There is hope post Covid-19 and my fears of a dormant, if not none, responsive jazz community to current plans seem to have been alleviated. One of the many solutions I might have not looked at closely is the growing number of recording studios. I suppose it could be that I have always thought it is just a trend that will pass after a short while. Frankly, I never investigated the reasons for these studios that are mushrooming almost everywhere.
I recently received an invitation from Rapula Kurre Mhlanga to check out his new home-based studio. Prior to that he had indicated that he planned to build a studio and that he was looking to buy state-of-the-art recording equipment. I did not make much of the conversation at the time until I went to see his recently completed studio. Here is how best to describe this new studio; ‘a musician’s heaven.’
My first concern was the impact of the lockdown with restricted movement and of course social distancing. I committed to the visit and I was all prepared to go and view this newfound space. I was impressed with the layout, especially the size which makes it easy to follow most of the new ‘normal’ Covid-19 regulations.
One would think because this is a home-based setup, there is a possibility that current regulations would not be observed. No, that is a totally wrong assumption and I was pleasantly surprised to be met at the gate with a bottle of sanitizer in hand. We joked briefly about the ‘new normal’ as we were walking towards the studio. What a welcoming environment with some truly inspiring paintings that clearly define Rapula’s character and his love for African music! I was not surprised though, to find Fela Kuti’s portrait as a main centre piece. He has been Fela’s disciple for many years and his commitment to anything and everything Fela Kuti is truly inspiring.
After the tour of the studio, we sat down to discuss his plans. First, I have to share Rapula’s background with you so that you can contextualise his plans and the rationale behind some of the decisions he has taken. He has been in the music business for ages and in his journey, he has interacted with a lot of musicians both in Botswana and many other countries. Some of them have had some success and independence, while others fell into hard times. The Covid-19 pandemic has not helped much in reviving the livelihood for those going through hard times.
Rapula’s humanitarian side, which I had never seen before, started shining as he was sharing how he plans to invite musicians who are struggling to come and use the facility to reboot their lives in preparation for post Covid-19. This is not all. The same opportunity is being offered to sound engineers of all levels. This is an amazing gesture and I applaud Rapula for taking such a stand.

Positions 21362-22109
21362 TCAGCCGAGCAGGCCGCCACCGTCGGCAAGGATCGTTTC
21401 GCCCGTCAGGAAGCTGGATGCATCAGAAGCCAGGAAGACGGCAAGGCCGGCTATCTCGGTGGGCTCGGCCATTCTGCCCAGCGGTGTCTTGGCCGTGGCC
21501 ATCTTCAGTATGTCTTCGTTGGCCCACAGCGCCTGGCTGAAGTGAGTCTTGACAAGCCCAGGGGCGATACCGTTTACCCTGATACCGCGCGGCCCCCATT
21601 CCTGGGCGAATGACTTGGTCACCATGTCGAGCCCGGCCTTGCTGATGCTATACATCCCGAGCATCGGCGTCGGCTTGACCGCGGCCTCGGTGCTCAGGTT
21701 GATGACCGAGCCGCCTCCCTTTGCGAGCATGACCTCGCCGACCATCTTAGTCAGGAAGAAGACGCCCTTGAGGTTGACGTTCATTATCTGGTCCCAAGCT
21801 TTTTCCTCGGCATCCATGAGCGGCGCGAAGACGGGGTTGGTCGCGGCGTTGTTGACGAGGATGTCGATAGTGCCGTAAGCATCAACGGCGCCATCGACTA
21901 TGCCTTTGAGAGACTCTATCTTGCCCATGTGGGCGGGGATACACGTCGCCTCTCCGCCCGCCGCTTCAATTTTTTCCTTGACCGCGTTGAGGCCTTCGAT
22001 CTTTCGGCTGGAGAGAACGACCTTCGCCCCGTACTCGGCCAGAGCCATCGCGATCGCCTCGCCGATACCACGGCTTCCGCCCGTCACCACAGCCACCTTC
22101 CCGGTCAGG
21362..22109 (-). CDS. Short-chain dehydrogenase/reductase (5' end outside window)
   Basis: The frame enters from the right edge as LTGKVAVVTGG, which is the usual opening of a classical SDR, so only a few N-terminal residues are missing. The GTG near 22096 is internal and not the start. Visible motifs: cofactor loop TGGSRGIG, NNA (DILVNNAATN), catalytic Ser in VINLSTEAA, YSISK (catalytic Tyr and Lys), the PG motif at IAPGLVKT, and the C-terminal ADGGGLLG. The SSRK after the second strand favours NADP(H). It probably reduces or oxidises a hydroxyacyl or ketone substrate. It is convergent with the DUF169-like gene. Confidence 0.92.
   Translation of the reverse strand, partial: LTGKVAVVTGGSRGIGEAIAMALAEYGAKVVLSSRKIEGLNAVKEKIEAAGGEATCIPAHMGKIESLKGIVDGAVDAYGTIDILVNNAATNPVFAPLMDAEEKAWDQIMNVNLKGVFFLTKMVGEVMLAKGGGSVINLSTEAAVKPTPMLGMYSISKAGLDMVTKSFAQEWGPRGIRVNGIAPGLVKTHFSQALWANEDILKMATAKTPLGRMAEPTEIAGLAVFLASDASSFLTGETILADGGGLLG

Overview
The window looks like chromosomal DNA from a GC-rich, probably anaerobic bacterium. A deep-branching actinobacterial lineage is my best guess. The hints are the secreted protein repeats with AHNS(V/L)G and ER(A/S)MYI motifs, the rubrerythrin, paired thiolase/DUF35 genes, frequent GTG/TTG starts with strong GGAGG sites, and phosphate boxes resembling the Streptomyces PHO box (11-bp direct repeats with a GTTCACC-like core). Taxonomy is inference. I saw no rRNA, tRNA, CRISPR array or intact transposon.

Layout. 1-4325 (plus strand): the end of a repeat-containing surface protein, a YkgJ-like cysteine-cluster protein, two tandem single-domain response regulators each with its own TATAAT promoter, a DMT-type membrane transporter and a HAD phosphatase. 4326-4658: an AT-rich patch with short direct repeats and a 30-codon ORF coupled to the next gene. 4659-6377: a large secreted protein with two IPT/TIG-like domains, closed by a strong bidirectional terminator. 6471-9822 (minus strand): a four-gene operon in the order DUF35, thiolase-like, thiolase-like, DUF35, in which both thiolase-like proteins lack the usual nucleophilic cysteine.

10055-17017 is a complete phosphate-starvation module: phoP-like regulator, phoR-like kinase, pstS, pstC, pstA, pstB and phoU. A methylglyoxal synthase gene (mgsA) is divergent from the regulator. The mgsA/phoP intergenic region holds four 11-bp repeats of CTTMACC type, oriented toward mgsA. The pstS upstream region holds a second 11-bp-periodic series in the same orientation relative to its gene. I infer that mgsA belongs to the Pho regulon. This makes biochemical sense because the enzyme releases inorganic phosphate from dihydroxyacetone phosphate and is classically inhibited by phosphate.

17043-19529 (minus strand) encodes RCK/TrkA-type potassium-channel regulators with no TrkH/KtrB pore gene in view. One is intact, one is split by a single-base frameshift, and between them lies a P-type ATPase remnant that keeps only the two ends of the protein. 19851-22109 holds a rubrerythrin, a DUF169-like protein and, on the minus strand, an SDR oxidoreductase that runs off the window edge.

While help may need to be qualified, it was clear that there will be consideration for reasonable and affordable recording rates for artists, especially new and aspiring ones. I have no doubt in my mind that as we look to a mixed emotions future, there are people like Rapula who are thinking beyond the pandemic and are actively participating in the provision of tangible solutions. They have gone past the chat shop stage and I find that very encouraging.
So, how much of his plans are in motion? The studio has had its first gig; doing some recording tests with some musicians who really deserved the opportunity. The quality of the test recording bears testimony to the state-of-the-art technology Rapula has invested in. There has been one or two minor set-backs due to the regional lockdown which obviously he has no control over. The fortunate part is that he has managed to establish the viability of his project and the opportunity to test the equipment was key.
As at the time of writing this article, a sizeable number of restrictions had been lifted and therefore, allowing the work to continue. After taking everything into consideration, my view of what studios should be has changed and probably widened my expectation of what they could be. Rapula has come up with a formula that addresses the majority of the industry problems which date back to pre-pandemic era. At the top of the list of solutions is that the fact that this is more of a community-based project, it will effectively deal with issues in the arts trenches. Rather than have a one size fits all solution, each case is unique and based on merit without impacting negatively on the quality of the service one can expect.
This is a new project with a huge potential and, without a shadow of a doubt, a key solution to most of the problems the arts industry is likely to face post Covid-19. Therefore, as we rethink new strategies and cleaning up the old ones, let us not ignore the efforts, such as Rapula’s, that have already gained traction and are moving in the right direction.
So, why did this Mosu Mantsie 585 Studios make the It Has To Be Jazz® project review? The current pandemic has no boundaries and the trail of destruction it has left behind is testimony to its power. But then human resilience, as demonstrated by the likes of Rapula, reminds us that with unity there is nothing we cannot achieve. Rapula stood up to be counted and it is something to be applauded.
In the meantime, be safe and be considerate of others. Always wear a mask. Most importantly observe all restrictions. Covid-19 is real.